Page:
This is the 50th year for the Niagara County Dairy Princess Pageant, as well as the 20th anniversary of the Niagara Orleans Dairy Princess Pageant, and organizers are interested in hearing from all past winners to help celebrate the occasion.
The pageant committee is offering free dinner tickets for all past winners to attend this year’s pageant, slated for 7 p.m. April 23 at the Hartland Volunteer Fire Company Hall, 8945 Ridge Road, Gasport. Reservations are due by April 15.
Pageant committee members are interested in hearing what impact the pageant had on all past winners and what they are doing today. They are invited to share their information in a special pageant program and are asked to do so by contacting Brian Waters at 735-7113.
Waters, who served as committee chair for 17 years before handing the reins to Amanda Flannsburg, said girls ages 16 to 21 who have a relationship with dairy farming, either as a daughter or granddaughter of active or retired dairy farmers, are eligible for consideration. Also, girls who have a connection to someone who services the dairy industry, like veterinarians, are eligible to compete for the crown.
The deadline is Tuesday for new candidates and Waters may be contacted for information. A new winner will be crowned at the April 23 pageant and then will represent the dairy industry for the coming year. Dairy princesses visit schools and community organizations throughout Niagara and Orleans counties, for example, to promote and provide education on the industry.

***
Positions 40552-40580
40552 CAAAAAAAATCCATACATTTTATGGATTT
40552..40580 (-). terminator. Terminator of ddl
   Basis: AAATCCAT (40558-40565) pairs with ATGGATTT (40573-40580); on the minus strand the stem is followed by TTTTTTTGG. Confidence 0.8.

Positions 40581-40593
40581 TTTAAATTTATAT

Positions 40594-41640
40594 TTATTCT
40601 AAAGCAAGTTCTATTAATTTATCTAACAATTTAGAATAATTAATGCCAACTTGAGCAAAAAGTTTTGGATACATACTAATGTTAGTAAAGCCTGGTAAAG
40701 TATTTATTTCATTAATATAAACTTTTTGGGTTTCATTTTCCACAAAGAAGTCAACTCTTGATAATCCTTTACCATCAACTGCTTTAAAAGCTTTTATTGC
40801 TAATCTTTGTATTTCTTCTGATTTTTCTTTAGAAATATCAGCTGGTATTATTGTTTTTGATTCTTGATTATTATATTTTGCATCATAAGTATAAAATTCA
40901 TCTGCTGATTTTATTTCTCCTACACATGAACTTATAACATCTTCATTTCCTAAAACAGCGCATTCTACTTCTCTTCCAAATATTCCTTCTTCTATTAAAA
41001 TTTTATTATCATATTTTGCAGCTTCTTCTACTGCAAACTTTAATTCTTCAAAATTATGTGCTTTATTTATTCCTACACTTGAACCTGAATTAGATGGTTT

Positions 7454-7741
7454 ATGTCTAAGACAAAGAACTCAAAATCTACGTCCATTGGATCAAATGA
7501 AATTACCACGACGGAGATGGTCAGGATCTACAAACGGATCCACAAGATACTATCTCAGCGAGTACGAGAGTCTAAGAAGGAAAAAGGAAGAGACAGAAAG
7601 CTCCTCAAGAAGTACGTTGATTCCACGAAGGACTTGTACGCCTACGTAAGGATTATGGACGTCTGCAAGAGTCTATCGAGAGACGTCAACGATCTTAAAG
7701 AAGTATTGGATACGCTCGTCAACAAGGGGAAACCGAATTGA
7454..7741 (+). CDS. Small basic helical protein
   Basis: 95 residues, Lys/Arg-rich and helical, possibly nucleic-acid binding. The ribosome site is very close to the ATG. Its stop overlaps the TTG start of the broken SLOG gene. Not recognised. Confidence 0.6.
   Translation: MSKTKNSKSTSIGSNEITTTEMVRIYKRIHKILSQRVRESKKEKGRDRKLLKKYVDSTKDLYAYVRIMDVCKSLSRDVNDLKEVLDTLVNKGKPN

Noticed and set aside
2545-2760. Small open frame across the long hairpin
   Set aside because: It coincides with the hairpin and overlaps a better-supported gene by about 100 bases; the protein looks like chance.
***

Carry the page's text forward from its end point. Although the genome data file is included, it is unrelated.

Linda Chaffee Rosenthal was crowned the first Niagara County Dairy Princess a half-century ago.
Waters said past princesses have said, “This is one of their greatest experiences. It’s the thrill of a lifetime. I would recommend this to anybody.”
The dairy princess program is an important part of the American Dairy Association and Dairy Council communications effort. Dairy princesses also participate in Farm Bureau meetings, Cornell Cooperative Extension annual dinners, parades, the Niagara County Fair’s Farm City Breakfast, and various 4-H animal shows. They also participate in supermarket, radio and television promotions, as well as Environmental Day at the Royalton Ravine each year.
And, for the past decade, the dairy princess has visited local hospitals to welcome the first baby born in June, which is Dairy Month, and presented the new mothers with a dairy care package.
Pageant organizers point to the strong leadership skills princesses acquire on and off the farms. The program encourages; public speaking, learning how to deal with difficult questions about farm practices, and educating the public on misconceptions about milk and the farming life.
Waters said, “Part of the story the dairy princess tells the consumer is about the nutrition you get from milk – the nine essential nutrients you get. They talk about all of the health benefits of milk and dairy products for growing bones.”
Another topic dairy princesses cover is that, “Farmers take care of their cows,” Waters said. “If your cow isn’t content, isn’t happy, it won’t produce milk. And if it doesn’t produce milk, you don’t make money. So, farmers take care of their cows – it’s their livelihood.
“And, farmers are good stewards of the land,” he added. “They are environmentalists and conservationists – and they’ve been doing this forever.”
Waters has long been involved in dairy farming, as co-founder of Waters Brothers Dairy in 1981. His daughter, Jill Waters Goodenough, served as a princess alternate in 1996, and his granddaughter, Gwenna Goodenough, 14, currently serves in the princess’ court.
Waters said one of the crown’s perks is its boost in developing confidence in public speaking.
Tickets for the April 23 pageant are $12 for adults, $8 for children 6-12, and $4 for children under 6.
The event is open to the public.
To purchase tickets, make checks payable to: Niagara-Orleans County Dairy Princess Committee, and mail to Lorretta Criswell, 8519 Ertman Road, Lockport, NY 14094 before April 15.